This the knight opted not to try to answer. “Sir Edward was ordered to snuff out the infernal flames of the great bird who guards the southern desert, in case they were casting a fever upon her.”

“Oh dear. Sparky will not appreciate that at all.”


“His true name is Stanislaus. He prefers the diminutive. Wouldn’t you?”

“Definitely. Then the king sent Sir Gerald to the eastern shore to slay the last sea unicorn and bring the horn back so that it may heal the princess.”

Diogenes tossed his head and let out a baying laugh. “Oh, that knight will suffer the most for certain. Josephine and Sparky will only defeat their opponents, at worst leave them somewhat maimed.”

The knight stared. “What’s worse than that?”

“Unicorns are inexhaustibly effusive by nature. Your Sir Gerald will certainly be injured, and while he is too hurt to escape, he will be told in excruciating detail how annoyed old Ignatius is to have to go to the trouble of spilling blood on his precious white shores. And Ignatius will moan about the mess for at least a month afterward as well.”


“And you, my questionable friend, were sent to defeat me?”

The knight kicked at a nearby rock, rolling it into a pile of pebbles. “I…offered. Just in case. The soothsayer said it couldn’t hurt to defeat monsters in all four cardinal directions.”

“Oh. Really.” Any drier and the ibex’s voice would have been sand itself.

“I didn’t really mean…that is…”

“You just wanted to go off on your own grand adventure like every hero does, regardless of the consequences.” Diogenes stamped on the ground. “Foolish and short-sighted.”

“Well, I see that now.”

“Then what do you propose, Sir Knight of Impulsivity? Shall you resume your attack? I can still crack your bones long before your blade touches my lifeblood.”

“Well…I’d rather not die today, no.”

“Then I bid you good day.”

“Wait!” Half-falling, the knight skidded along the unstable hillside until Diogenes turned once more. “You clearly are wise in many secret ways of the world. Maybe you can help me.”

“I cannot cure your hermiting princess of her entirely understandable attempt to avoid all this silliness.”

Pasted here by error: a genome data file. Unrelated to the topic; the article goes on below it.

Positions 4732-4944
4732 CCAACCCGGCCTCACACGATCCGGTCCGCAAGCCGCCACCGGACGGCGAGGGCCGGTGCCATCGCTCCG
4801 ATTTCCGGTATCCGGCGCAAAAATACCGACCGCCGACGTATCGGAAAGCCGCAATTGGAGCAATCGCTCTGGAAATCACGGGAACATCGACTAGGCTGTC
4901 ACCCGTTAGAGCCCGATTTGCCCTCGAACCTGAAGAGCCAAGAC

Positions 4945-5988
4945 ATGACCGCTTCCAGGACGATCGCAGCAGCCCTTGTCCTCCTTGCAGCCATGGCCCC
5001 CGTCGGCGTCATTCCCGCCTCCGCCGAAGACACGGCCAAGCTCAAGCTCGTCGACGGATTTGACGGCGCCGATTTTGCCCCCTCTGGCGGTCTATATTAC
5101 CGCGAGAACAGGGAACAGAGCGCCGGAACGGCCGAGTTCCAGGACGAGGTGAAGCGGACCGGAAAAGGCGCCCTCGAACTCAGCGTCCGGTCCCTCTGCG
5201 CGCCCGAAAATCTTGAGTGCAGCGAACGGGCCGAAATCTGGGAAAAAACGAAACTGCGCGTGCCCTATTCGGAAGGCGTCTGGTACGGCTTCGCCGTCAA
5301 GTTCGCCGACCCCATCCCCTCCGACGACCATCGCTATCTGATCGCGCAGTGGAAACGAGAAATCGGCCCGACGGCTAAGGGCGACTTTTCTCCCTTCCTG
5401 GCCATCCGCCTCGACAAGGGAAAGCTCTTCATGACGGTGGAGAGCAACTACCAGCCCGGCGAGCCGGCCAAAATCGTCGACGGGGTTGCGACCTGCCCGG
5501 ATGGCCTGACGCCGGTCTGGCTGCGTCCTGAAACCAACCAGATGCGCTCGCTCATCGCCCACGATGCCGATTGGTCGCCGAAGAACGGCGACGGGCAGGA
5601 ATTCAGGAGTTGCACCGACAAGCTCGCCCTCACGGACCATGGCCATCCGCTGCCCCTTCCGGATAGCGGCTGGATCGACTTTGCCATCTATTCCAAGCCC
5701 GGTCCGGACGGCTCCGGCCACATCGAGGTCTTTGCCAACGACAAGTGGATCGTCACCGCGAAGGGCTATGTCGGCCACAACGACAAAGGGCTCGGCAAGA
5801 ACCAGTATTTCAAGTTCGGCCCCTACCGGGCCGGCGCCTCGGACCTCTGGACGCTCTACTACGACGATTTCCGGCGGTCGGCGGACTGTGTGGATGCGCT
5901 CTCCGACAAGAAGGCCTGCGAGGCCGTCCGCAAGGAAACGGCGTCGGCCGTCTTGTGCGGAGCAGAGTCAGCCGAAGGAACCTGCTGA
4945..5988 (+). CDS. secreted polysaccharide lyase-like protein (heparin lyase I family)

“That’s fine. But…maybe you could help me with my true desire.”

Diogenes sighed again. “Of course you have a Hero’s Journey. Well, come along. If we are to discuss this, we might as well do so where you are less in danger of plummeting to your death. Knight you may be, but nimble you are decidedly not.”


Diogenes led the way to a small cave hidden under an outcropping of rock. The knight, a handspan shorter than the ibex’s horns, had no difficulty entering, but a great deal of difficulty understanding all that was revealed in the cavern.

“What is all this?”

“Your world is very boring, child. I and my brethren make our entertainment by enjoying various alternatives.”

The space was cluttered by boulders worn smooth like so many tables and pedestals. Upon every surface, items of the wildest descriptions were perched and crowded. Some bore resemblances to the toys of peasants; others defied all explanation.

The knight’s fingers fell upon a small figurine of an impossible suit of armor, shiny and weightless as neither wood nor metal could ever be, and colored in outrageous shades of red and blue. “And these?”

“It is amazing what children leave in their pockets during washing. A little ingenuity, and a small amount of inter-dimensional space-time displacement, and there is no difficulty in borrowing things from other places. Though I do seem to collect rather a distressing number of socks as well.”

The cave was lit from the center by a luminous pool of water that was perfectly rectangular and bore evidence of regular visits from the cloven-hoofed Diogenes; the stone was worn smooth, as though the ibex spent many hours pacing or lying before the water which glowed and swirled with color.

The knight stared at the pool. “Sorcery!”


“But this is the work of the devil!”